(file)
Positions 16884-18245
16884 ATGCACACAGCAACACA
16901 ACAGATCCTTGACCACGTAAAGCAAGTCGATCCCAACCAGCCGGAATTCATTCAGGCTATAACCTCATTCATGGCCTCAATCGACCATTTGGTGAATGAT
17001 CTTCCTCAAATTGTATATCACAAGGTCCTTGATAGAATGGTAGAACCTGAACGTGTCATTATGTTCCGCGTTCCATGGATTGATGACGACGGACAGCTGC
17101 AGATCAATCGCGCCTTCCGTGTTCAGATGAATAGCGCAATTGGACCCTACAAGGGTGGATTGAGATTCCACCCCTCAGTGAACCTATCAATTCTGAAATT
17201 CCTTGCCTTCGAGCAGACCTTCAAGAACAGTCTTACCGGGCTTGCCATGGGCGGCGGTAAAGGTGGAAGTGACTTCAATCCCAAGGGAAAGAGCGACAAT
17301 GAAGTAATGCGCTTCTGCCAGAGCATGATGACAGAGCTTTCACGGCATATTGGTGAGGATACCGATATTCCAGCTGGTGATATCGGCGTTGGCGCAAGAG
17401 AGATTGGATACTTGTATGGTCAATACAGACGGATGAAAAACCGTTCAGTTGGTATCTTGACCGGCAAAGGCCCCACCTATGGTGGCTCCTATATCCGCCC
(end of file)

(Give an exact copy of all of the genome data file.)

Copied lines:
Positions 16884-18245
16884 ATGCACACAGCAACACA
16901 ACAGATCCTTGACCACGTAAAGCAAGTCGATCCCAACCAGCCGGAATTCATTCAGGCTATAACCTCATTCATGGCCTCAATCGACCATTTGGTGAATGAT
17001 CTTCCTCAAATTGTATATCACAAGGTCCTTGATAGAATGGTAGAACCTGAACGTGTCATTATGTTCCGCGTTCCATGGATTGATGACGACGGACAGCTGC
17101 AGATCAATCGCGCCTTCCGTGTTCAGATGAATAGCGCAATTGGACCCTACAAGGGTGGATTGAGATTCCACCCCTCAGTGAACCTATCAATTCTGAAATT
17201 CCTTGCCTTCGAGCAGACCTTCAAGAACAGTCTTACCGGGCTTGCCATGGGCGGCGGTAAAGGTGGAAGTGACTTCAATCCCAAGGGAAAGAGCGACAAT
17301 GAAGTAATGCGCTTCTGCCAGAGCATGATGACAGAGCTTTCACGGCATATTGGTGAGGATACCGATATTCCAGCTGGTGATATCGGCGTTGGCGCAAGAG
17401 AGATTGGATACTTGTATGGTCAATACAGACGGATGAAAAACCGTTCAGTTGGTATCTTGACCGGCAAAGGCCCCACCTATGGTGGCTCCTATATCCGCCC